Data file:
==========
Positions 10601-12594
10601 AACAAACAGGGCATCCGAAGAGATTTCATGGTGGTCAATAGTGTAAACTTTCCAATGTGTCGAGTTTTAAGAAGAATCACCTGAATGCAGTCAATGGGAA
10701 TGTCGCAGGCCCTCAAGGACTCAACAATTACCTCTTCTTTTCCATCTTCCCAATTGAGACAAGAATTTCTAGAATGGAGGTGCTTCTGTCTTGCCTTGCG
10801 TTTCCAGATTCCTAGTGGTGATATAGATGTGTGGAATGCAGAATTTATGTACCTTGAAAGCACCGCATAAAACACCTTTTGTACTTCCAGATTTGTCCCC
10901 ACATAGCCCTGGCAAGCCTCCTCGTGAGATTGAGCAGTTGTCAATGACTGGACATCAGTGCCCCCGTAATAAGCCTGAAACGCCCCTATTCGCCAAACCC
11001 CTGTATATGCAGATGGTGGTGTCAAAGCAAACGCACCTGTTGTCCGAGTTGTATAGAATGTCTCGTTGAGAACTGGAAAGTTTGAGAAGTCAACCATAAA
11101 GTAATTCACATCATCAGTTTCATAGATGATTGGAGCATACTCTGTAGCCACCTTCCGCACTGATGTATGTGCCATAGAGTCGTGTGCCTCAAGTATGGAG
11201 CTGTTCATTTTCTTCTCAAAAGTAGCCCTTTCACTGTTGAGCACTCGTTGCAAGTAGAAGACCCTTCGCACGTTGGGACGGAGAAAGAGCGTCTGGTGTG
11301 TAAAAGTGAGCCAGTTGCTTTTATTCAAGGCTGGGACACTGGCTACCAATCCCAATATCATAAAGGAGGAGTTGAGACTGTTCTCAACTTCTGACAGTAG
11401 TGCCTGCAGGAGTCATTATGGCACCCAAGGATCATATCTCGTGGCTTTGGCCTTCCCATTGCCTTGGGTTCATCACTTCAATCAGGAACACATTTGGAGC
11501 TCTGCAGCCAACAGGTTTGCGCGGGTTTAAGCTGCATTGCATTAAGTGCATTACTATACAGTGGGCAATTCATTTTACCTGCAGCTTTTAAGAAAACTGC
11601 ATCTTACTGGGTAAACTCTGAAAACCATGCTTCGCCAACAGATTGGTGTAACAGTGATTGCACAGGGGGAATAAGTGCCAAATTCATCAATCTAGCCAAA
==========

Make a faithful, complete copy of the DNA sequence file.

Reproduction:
Positions 10601-12594
10601 AACAAACAGGGCATCCGAAGAGATTTCATGGTGGTCAATAGTGTAAACTTTCCAATGTGTCGAGTTTTAAGAAGAATCACCTGAATGCAGTCAATGGGAA
10701 TGTCGCAGGCCCTCAAGGACTCAACAATTACCTCTTCTTTTCCATCTTCCCAATTGAGACAAGAATTTCTAGAATGGAGGTGCTTCTGTCTTGCCTTGCG
10801 TTTCCAGATTCCTAGTGGTGATATAGATGTGTGGAATGCAGAATTTATGTACCTTGAAAGCACCGCATAAAACACCTTTTGTACTTCCAGATTTGTCCCC
10901 ACATAGCCCTGGCAAGCCTCCTCGTGAGATTGAGCAGTTGTCAATGACTGGACATCAGTGCCCCCGTAATAAGCCTGAAACGCCCCTATTCGCCAAACCC
11001 CTGTATATGCAGATGGTGGTGTCAAAGCAAACGCACCTGTTGTCCGAGTTGTATAGAATGTCTCGTTGAGAACTGGAAAGTTTGAGAAGTCAACCATAAA
11101 GTAATTCACATCATCAGTTTCATAGATGATTGGAGCATACTCTGTAGCCACCTTCCGCACTGATGTATGTGCCATAGAGTCGTGTGCCTCAAGTATGGAG
11201 CTGTTCATTTTCTTCTCAAAAGTAGCCCTTTCACTGTTGAGCACTCGTTGCAAGTAGAAGACCCTTCGCACGTTGGGACGGAGAAAGAGCGTCTGGTGTG
11301 TAAAAGTGAGCCAGTTGCTTTTATTCAAGGCTGGGACACTGGCTACCAATCCCAATATCATAAAGGAGGAGTTGAGACTGTTCTCAACTTCTGACAGTAG
11401 TGCCTGCAGGAGTCATTATGGCACCCAAGGATCATATCTCGTGGCTTTGGCCTTCCCATTGCCTTGGGTTCATCACTTCAATCAGGAACACATTTGGAGC
11501 TCTGCAGCCAACAGGTTTGCGCGGGTTTAAGCTGCATTGCATTAAGTGCATTACTATACAGTGGGCAATTCATTTTACCTGCAGCTTTTAAGAAAACTGC
11601 ATCTTACTGGGTAAACTCTGAAAACCATGCTTCGCCAACAGATTGGTGTAACAGTGATTGCACAGGGGGAATAAGTGCCAAATTCATCAATCTAGCCAAA